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Subject: Digital Audio Tape

Digital Audio Tape

From: Barbara Sagraves <sagraves>
Date: Tuesday, May 3, 1994
I just returned from the ALCTS Magnetic Media conference and I can offer
a few words of advice.  (Walter, jump in any time.)  Contact Dale
Treleven (ecz5det [at] mvs__oac__ucla__edu) of the UCLA Oral History Program. He
can tell you about the equipment that they use (analog) and why.

Based on the discussions at the conference I would NOT recommend DAT for
long term preservation.  The reasons are many:  the tape can be altered
without detection (unlike analog); the tape is the same thickness as a
C90 cassette and thus very fragile (about .5 mil); DAT may be around for
some time unless CDR comes down in price, then you have the problem of
the technology being outdated and the difficulty of maintaining adequate
playback machines.

Concerning the fragility of DAT:  more information is being squeezed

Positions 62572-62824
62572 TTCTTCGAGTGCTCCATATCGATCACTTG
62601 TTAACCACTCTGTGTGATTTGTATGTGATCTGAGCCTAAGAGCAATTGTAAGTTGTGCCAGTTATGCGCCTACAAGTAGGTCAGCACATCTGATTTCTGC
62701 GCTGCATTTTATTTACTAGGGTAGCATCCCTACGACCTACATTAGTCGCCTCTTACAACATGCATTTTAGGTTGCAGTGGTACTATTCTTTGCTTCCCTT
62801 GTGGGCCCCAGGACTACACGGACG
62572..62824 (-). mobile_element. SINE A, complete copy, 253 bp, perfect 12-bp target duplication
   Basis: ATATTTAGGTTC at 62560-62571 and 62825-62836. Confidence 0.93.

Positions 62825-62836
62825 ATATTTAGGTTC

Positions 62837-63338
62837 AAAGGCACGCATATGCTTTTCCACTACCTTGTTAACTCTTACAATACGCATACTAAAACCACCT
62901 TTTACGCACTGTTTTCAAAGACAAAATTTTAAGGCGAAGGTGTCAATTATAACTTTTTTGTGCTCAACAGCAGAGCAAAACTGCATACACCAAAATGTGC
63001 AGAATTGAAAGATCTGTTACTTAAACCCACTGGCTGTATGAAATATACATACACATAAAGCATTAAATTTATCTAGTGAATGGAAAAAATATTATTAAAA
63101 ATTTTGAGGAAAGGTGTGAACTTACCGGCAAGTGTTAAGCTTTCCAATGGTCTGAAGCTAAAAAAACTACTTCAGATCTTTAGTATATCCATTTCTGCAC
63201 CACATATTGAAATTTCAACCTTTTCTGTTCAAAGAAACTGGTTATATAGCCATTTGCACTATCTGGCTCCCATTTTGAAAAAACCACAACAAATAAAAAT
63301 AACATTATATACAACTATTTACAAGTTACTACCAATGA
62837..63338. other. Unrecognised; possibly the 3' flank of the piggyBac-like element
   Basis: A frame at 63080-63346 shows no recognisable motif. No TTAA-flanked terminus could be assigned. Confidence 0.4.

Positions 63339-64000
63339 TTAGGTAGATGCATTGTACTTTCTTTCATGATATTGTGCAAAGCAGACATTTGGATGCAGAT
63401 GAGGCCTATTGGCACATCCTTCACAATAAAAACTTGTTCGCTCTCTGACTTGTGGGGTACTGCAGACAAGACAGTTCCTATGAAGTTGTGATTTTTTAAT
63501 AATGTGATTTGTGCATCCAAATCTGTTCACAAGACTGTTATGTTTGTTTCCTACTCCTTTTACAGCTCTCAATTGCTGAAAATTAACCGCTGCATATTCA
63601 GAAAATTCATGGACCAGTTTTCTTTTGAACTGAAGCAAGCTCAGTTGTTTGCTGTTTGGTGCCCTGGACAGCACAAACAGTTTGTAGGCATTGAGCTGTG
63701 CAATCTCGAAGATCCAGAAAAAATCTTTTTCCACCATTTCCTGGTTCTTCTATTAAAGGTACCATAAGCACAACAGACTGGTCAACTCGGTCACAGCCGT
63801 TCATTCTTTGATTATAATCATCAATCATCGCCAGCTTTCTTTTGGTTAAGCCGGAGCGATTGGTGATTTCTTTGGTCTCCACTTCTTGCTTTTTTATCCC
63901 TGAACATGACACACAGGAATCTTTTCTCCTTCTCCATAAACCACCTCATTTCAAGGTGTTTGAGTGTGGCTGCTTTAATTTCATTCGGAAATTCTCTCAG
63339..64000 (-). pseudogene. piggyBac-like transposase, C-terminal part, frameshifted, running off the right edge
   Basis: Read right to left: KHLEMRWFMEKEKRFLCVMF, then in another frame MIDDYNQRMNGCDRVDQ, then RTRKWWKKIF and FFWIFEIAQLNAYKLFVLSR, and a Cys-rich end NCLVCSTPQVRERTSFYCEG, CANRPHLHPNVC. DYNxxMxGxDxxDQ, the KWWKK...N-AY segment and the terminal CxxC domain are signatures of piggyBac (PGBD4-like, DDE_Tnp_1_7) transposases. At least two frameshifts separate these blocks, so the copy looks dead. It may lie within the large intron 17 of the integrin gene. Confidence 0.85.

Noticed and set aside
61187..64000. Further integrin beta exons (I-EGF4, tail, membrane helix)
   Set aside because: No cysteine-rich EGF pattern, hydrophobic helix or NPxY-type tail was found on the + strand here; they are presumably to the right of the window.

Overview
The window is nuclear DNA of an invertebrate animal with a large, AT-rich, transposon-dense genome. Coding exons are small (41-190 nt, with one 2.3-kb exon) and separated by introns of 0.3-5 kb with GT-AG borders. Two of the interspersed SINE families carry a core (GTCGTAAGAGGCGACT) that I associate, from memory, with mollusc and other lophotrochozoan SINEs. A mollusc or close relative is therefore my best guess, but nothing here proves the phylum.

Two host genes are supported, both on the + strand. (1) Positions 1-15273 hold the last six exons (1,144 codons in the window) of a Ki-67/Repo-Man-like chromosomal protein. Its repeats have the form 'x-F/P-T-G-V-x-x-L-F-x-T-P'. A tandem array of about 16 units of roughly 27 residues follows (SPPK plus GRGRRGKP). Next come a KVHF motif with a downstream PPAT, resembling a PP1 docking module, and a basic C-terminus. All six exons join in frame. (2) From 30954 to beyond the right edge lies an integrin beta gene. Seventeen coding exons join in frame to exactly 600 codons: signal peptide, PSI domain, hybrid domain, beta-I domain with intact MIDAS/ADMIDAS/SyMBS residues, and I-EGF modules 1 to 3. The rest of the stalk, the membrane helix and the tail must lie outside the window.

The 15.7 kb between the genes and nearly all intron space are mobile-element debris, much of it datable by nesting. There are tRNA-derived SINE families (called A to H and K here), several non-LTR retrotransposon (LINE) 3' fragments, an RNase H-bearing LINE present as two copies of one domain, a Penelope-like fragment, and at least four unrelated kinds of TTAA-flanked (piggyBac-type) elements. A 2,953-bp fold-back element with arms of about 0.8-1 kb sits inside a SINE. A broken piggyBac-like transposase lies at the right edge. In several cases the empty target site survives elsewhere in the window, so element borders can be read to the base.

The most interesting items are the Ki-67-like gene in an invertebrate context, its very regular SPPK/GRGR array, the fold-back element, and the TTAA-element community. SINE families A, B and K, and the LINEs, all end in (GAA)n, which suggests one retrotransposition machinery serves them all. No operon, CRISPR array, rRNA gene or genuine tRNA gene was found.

onto a smaller space with DAT.  In that smaller space a finger print,
piece of lint, can do more damage.  The dirt hasn't gotten bigger but
the amount of information it can affect has increased.  Another
consideration is the size of the cassette which lends itself to handling
and security problems.

The best that was said about digital tape would be to have reel to reel
digital.  Access with digital is ok but not for long term preservation.
Analog is not a permanent media but it is the preferred for a permanent
archival storage copy.

Barbara Sagraves
Preservation Department
Northwestern University Library

                  Conservation DistList Instance 7:80
                    Distributed: Monday, May 9, 1994
                        Message Id: cdl-7-80-003
Received on Tuesday, 3 May, 1994

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